Cain, whose official job title is associate professor of neuroscience and cell biology, is a Mississippi native who moved to Texas in 1992. She runs the medical school enrichment courses at the University of Texas Medical Branch at Galveston and teaches the core-curriculum course gross anatomy. When she’s not in her lab coat, Cain paints folk-art pieces that reflect her childhood in the rural South.

I’m the mother of two boys, but I have a lot of children. Since 1992 I have taught gross anatomy to every student who has entered the medical school. I am very proud of all of them.

Gross anatomy and practice of medicine are the first courses the students take. Every August, in their very first week of medical school, 230 students walk into the lab. They take gross anatomy because they have to, and some of them are nervous; they know they are going to have to really study to pass. As part of the course, they are required to dissect a human body. They want to be doctors, and one day they will have to be able to visualize what lies under a person’s skin. So for the next eight weeks, they work with cadavers—bodies that have been donated to science. 

Now, this isn’t [the TV show] Grey’s Anatomy. There are no giggles. The body is not a joke. And the things they are going to do to these bodies are not a joke. I tell them that the key to getting through this, to success in medical school, is finding the right mind-set. You have to prepare yourself mentally and work hard. Personally, it doesn’t bother me, going into the gross anatomy lab. There is not a spirit in these bodies. The body is just a shell. The spirits are in another place.

I like my job. It’s busy, but I’m not afraid of hard work. I picked cotton with my grandmother in the fields in Mississippi. There’s not much that’s harder than that. But I love what I do because I get to watch the students discover that the human body is designed in the most intricate manner. When they understand how the organs are situated, they learn how everything works together. The brain, for instance, has so many compartments. Each section is responsible for different functions; all these diverse parts come together and work in such a wonderful manner. And think about a woman who is pregnant. The uterus is in the pelvis, so there is purpose to there being no separation between the pelvis and the abdominal cavity. There is no closure—it’s one continuous cavity. That gives the uterus room to grow and expand.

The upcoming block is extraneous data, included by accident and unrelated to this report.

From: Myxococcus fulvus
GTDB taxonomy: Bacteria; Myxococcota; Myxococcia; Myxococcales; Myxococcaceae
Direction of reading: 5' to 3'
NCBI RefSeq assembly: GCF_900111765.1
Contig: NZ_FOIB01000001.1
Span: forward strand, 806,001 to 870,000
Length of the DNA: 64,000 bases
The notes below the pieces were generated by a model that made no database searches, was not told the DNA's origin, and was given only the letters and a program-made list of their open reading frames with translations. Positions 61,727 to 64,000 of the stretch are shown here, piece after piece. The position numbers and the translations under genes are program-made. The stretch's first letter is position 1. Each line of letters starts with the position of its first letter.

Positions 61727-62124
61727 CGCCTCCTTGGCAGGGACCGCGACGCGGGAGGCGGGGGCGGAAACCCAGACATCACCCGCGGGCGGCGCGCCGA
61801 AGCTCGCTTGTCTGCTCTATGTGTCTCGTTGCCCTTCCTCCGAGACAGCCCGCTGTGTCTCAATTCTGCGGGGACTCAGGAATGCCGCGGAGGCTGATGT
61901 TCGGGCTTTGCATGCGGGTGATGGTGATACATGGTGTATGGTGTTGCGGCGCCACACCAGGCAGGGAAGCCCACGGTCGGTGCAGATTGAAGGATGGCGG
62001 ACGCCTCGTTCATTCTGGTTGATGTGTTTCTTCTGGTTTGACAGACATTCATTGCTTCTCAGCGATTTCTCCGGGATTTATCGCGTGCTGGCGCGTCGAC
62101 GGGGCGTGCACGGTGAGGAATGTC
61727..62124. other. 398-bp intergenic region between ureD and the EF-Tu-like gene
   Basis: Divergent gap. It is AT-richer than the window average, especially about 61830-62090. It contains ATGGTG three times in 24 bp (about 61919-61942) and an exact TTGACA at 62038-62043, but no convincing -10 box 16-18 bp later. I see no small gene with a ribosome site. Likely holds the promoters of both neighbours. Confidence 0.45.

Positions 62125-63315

The students begin to discover all of this when, at the beginning of the semester, I split them into groups of eight. This is where they learn how to clinically diagnose cases. The other professors and I—there are several of us who teach anatomy—give them knowledge of the body, but in these small groups, we also monitor their professionalism. Some days the groups are given a case that includes patient history, and they have to come up with a diagnosis. This way they get to try out their clinical thinking. 

The students are mapping the human body by touching and feeling. Think about a surgeon. In the ER, he or she can’t look at a picture book with an arrow that says, “Cut here and there.” You have to have it all in your mind to see it. Some people are talking these days about computers replacing the gross anatomy course, but I don’t think that would be effective. Sure, a medical student can look at a kidney on a screen, but to hold a kidney and see the shape and feel the weight—that’s more valuable. 

Medicine uses visual concepts; I’ve come to appreciate that more and more as I create art in my spare time. I’ve sharpened my sense of observation by watching how students participate in a group. Everybody has to learn to prune his or her personality. Students do not have an elevated opinion of themselves; there are no God complexes yet. And if there are, they will be refined. 

God is never far from my mind in the lab. I was trained in the Bible too. I am not going to debate evolution; other people can do that. And while working in science hasn’t necessarily made me closer to God—because my belief was instilled in me as a child—my work has put me more in awe of him and his creativity. The body is awesome. Think about how the muscle tendons are attached to different bones in the fingers to make them move. You don’t just bend your finger; you can point it straight, and you can bend the tip and the middle. That’s intricate and divine. That’s the work of God.

But that’s just how I feel. I simply want my students to see the wonder of the human body. After twenty years at UTMB, I know that my students’ job will be to save lives. But the first bridge they have to cross is death. They have to understand the anatomy of a dead body in order to understand life.